Fernandina & Isabela

Apr 15, 2019 - National Geographic Endeavour II

Today we sailed to the western part of the archipelago, Fernandina and Isabela. The newest Islands are strongly influenced by the Cromwell Undercurrent, which brings cold, nutrient-rich waters. Due to this, we found the largest aggregations of marine iguanas and sea turtles that feed on algae during our morning outing. We also saw the elusive flightless cormorants and Galapagos penguins. After our morning walk, we went snorkeling and saw many sea turtles, penguins, flightless cormorants and marine iguanas feeding underwater. The temperature was very pleasant, 76 degrees Fahrenheit.

In the afternoon, we visited Punta Vicente Roca, a collapsed caldera of Ecuador Volcano, one of the six volcanos that form Isabela. We saw flightless cormorants, Galapagos fur seals and marine iguanas. At around 5:45, we crossed the equator, and celebrated this event with our guests and a group of pirates that came on board for this important occasion. A wonderful way to end another exciting day of exploration in the Galapagos Islands!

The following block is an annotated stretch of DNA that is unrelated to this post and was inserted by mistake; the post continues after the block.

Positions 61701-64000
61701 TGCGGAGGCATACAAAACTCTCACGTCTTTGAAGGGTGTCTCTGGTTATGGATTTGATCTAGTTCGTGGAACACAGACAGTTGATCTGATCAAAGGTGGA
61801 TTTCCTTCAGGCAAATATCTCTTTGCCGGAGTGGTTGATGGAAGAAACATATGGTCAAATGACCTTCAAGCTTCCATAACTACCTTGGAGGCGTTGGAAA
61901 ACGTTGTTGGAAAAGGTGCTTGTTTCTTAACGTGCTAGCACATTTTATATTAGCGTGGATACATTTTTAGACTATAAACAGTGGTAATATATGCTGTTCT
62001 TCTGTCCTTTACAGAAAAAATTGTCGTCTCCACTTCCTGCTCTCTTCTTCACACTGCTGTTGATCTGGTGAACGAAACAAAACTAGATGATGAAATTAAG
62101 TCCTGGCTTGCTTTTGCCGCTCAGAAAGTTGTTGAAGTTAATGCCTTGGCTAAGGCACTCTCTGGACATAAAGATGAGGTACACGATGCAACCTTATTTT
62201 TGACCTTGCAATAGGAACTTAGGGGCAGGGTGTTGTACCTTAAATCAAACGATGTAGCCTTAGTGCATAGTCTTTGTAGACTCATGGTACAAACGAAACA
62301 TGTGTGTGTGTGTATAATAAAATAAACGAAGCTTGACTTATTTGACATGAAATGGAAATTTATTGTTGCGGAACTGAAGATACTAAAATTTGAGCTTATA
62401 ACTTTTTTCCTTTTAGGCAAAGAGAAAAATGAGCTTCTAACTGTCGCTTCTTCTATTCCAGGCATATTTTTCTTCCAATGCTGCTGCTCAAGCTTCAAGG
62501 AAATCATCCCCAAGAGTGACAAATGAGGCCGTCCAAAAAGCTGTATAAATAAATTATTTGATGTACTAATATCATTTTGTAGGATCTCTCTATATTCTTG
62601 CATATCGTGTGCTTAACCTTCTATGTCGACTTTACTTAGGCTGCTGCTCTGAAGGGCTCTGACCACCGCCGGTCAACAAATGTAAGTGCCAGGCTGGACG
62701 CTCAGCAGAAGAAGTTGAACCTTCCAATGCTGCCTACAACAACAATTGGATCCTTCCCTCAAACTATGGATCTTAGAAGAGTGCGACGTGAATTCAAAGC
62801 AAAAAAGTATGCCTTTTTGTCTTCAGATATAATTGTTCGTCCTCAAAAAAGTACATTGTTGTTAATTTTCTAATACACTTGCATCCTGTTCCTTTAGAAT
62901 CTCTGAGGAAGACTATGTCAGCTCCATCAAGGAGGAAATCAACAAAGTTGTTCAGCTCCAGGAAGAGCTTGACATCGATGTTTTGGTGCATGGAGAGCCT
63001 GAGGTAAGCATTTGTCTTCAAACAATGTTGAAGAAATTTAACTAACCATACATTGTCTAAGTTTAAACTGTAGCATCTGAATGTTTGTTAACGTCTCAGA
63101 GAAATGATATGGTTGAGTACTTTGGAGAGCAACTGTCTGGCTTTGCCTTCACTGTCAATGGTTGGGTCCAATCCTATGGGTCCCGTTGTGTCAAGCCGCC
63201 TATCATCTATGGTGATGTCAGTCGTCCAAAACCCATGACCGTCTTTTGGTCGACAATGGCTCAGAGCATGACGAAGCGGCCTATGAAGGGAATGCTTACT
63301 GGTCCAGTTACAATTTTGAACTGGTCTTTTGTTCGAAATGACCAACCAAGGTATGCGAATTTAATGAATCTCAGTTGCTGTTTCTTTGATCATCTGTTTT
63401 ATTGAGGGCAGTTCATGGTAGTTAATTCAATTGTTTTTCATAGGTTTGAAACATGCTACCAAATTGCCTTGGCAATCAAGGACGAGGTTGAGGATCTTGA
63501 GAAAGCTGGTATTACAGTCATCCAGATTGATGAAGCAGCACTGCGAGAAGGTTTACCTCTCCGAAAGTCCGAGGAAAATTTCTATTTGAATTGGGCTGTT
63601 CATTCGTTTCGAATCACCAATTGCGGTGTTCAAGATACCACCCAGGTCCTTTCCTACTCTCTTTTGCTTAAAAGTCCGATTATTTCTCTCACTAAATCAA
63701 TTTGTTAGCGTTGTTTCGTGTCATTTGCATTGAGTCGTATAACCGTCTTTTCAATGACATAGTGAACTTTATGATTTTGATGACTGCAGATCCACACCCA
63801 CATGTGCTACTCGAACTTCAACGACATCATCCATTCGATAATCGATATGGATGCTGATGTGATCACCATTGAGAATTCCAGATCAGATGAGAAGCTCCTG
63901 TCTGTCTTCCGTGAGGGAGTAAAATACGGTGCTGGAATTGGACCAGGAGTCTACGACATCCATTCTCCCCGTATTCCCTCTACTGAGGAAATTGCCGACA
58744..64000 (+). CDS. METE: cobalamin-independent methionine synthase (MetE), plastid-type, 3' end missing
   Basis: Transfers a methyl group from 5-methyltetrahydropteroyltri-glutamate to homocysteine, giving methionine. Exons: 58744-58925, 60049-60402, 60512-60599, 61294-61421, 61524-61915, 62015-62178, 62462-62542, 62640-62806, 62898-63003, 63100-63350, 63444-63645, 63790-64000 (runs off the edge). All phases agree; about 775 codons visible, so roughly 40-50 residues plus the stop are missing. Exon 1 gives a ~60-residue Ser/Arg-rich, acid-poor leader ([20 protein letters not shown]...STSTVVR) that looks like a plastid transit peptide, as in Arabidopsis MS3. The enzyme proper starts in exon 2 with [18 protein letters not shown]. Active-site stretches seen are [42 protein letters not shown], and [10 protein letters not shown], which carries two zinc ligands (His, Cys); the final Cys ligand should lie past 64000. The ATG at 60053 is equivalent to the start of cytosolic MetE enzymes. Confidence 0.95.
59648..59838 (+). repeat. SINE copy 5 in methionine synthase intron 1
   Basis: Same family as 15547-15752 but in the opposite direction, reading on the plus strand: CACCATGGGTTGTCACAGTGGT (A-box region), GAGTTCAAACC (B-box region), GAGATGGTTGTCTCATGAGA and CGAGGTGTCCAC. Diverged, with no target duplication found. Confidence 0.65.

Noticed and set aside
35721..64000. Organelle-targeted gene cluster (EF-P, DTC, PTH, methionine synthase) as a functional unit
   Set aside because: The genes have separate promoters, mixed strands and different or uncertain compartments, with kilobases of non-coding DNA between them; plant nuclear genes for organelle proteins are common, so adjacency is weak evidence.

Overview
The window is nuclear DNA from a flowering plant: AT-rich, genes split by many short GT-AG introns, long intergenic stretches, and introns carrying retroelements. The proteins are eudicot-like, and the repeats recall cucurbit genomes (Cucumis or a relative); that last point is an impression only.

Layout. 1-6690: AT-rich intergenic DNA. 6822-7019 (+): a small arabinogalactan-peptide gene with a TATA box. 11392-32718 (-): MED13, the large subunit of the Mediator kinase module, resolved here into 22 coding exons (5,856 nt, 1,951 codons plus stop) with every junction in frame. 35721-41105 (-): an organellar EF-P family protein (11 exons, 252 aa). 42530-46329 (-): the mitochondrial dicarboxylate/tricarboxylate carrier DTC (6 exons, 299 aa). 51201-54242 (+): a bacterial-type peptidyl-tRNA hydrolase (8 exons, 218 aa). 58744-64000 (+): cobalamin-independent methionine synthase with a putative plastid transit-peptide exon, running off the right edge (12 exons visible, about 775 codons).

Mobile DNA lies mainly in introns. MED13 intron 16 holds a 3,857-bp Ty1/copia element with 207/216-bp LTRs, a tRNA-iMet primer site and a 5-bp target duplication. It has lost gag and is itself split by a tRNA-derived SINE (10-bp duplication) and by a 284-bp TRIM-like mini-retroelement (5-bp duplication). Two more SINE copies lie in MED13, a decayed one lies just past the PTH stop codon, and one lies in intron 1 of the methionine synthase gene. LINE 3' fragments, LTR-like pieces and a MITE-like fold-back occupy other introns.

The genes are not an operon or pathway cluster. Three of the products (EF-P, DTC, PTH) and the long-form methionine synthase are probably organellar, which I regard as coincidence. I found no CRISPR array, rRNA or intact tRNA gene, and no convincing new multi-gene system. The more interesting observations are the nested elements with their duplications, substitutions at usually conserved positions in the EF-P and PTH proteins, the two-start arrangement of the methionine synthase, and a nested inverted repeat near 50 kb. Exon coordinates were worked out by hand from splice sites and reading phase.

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About the Author

Luis Vinueza


Luis arrived in the Galápagos Islands for the first time when he was 11 years old in 1983, and from that time on he knew that Galápagos would one day be his home. He returned to the islands in 1995 and spent 14 months camping in a tent. Seven of those months were spent on Española Island, studying the relationship of reproductive success and mate retention of Nazca boobies. In 1997, he started working for the marine lab at the Charles Darwin Research Station (CDRS) on different fields including diving surveys to assess the patterns of marine biodiversity around the Galápagos Marine Reserve. His research included counting lobsters and sea cucumbers and participating as an advisor for CDRS during the negotiation process that led to the 1998 creation of the Galápagos Marine Reserve. 

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